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The Student Space Systems Fabrication Laboratory: An Approach To Space Systems Engineering Education

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Conference

2006 Annual Conference & Exposition

Location

Chicago, Illinois

Publication Date

June 18, 2006

Start Date

June 18, 2006

End Date

June 21, 2006

ISSN

2153-5965

Conference Session

Learning to Design Aerospace Systems

Tagged Division

Aerospace

Page Count

14

Page Numbers

11.1332.1 - 11.1332.14

Permanent URL

https://peer.asee.org/1102

Download Count

77

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Paper Authors

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Thomas Liu University of Michigan

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Graduate Student, Aerospace Engineering

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Christopher Deline University of Michigan

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Graduate Student, Electrical Engineering

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Rafael Ramos University of Michigan

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Graduate Student, Space Systems

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Steven Sandoval University of Michigan

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Undergraduate Student, Aerospace Engineering

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Ashley Smetana University of Michigan

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Undergraduate Student, Aerospace Engineering

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Brian Gilchrist University of Michigan

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Professor, Electrical Engineering and Space Sciences

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Peter Washabaugh University of Michigan

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Associate Professor, Aerospace Engineering

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Nilton Renno University of Michigan

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Associate Professor, Atmospheric and Space Sciences

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Abstract
NOTE: The first page of text has been automatically extracted and included below in lieu of an abstract

THE STUDENT SPACE SYSTEMS FABRICATION LABORATORY: AN APPROACH TO SPACE SYSTEMS ENGINEERING EDUCATION

Abstract

The Student Space Systems Fabrication Laboratory (S3FL) is a student-led organization dedicated to providing students with practical space systems design and fabrication experience not readily available through the usual academic curriculum. S3FL’s approach is to enhance education by coupling classroom knowledge with practicum experience involving real engineering design, analysis, test, fabrication, integration, and operation of actual flight vehicles and space payloads. Each year, S3FL involves over a hundred undergraduate and graduate students in activities ranging from balloon payloads to microgravity experiments to nanosatellites. By participating in the end-to-end development of complete space systems, students acquire knowledge and expertise that would otherwise take years of post-graduate experience to be achieved.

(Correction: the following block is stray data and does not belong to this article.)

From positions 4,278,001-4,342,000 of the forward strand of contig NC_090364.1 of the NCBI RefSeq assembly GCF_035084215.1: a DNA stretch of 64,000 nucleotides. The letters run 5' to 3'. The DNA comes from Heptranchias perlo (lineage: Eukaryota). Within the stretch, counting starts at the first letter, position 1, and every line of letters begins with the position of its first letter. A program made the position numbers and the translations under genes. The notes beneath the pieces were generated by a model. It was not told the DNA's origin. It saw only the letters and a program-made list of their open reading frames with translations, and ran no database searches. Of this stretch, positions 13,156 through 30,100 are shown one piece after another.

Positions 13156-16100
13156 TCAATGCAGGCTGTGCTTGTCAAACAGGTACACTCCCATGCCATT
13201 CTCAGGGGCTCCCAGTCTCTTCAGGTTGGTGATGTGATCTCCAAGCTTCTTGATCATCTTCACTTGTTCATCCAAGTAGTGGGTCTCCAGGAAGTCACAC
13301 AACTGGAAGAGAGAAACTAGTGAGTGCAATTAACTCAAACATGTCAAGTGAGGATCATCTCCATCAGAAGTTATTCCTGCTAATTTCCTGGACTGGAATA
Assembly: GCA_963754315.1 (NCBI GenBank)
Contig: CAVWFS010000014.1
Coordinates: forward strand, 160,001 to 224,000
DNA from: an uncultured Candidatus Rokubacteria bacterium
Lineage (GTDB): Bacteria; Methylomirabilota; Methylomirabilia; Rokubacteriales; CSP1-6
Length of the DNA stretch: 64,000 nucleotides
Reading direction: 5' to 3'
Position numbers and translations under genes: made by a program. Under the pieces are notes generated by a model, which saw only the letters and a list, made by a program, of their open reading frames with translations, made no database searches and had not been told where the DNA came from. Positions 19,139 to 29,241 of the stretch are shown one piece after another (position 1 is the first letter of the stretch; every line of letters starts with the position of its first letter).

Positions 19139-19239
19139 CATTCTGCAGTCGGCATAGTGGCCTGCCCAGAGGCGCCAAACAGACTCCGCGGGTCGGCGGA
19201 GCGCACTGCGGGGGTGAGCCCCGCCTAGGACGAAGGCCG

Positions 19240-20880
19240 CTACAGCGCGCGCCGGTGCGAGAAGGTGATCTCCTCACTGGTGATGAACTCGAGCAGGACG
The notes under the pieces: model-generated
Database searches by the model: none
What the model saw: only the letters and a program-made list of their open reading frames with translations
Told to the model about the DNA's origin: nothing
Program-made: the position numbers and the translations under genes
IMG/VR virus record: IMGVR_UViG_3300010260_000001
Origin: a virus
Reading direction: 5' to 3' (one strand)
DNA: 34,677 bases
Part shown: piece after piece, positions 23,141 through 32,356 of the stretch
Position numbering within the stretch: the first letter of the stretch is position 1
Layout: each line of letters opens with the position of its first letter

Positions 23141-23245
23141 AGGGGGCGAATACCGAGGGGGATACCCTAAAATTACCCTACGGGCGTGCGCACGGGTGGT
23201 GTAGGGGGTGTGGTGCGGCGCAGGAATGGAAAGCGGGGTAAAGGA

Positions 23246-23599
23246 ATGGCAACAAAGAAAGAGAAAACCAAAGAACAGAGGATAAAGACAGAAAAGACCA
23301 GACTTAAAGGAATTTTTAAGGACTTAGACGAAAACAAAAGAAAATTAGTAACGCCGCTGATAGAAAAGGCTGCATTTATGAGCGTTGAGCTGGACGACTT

1 Introduction

A growing concern in recent years is that of the United States losing its strength in the science and engineering fields. Although the demand for workers with scientific and engineering backgrounds continues to grow, the number of undergraduate U.S. citizens training in these fields is declining, while at the same time many current members of the technical workforce are expected to retire within the next 20 years.1, 2 These disturbing trends are particularly apparent in the aerospace sector, where former NASA director Sean O’Keefe has stated that NASA is struggling with a workforce crisis with three times as many science and technology workers over 60 years of age than under 30 years of age.3 Other government agencies and the aerospace industrial sector are facing a similar problem, and this has far-reaching, negative implications for the country’s economic welfare and national security.4 For the U.S. to maintain and continue developing an effective and internationally competitive aerospace workforce, students must be both attracted to the aerospace field and provided the opportunity to rapidly climb the learning curve.

One response to this need is to more rapidly and better train students by means of realistic and intensive design-build-test activities. Since 1998, the Student Space Systems Fabrication Laboratory (S3FL) at the University of Michigan’s College of Engineering has combined a formal design process with student creativity and spontaneity to train and provide students with opportunities for research in space system design and development.5 This paper describes S3FL’s resources and operations, outlines the lab’s educational and design philosophy, and discusses the technical, teamwork, communication, and project management skills developed through S3FL. The paper also discusses how these traits combine to make students wiser engineers and better qualified to serve as the nation’s future space workforce.

Liu, T., & Deline, C., & Ramos, R., & Sandoval, S., & Smetana, A., & Gilchrist, B., & Washabaugh, P., & Renno, N. (2006, June), The Student Space Systems Fabrication Laboratory: An Approach To Space Systems Engineering Education Paper presented at 2006 Annual Conference & Exposition, Chicago, Illinois. https://peer.asee.org/1102

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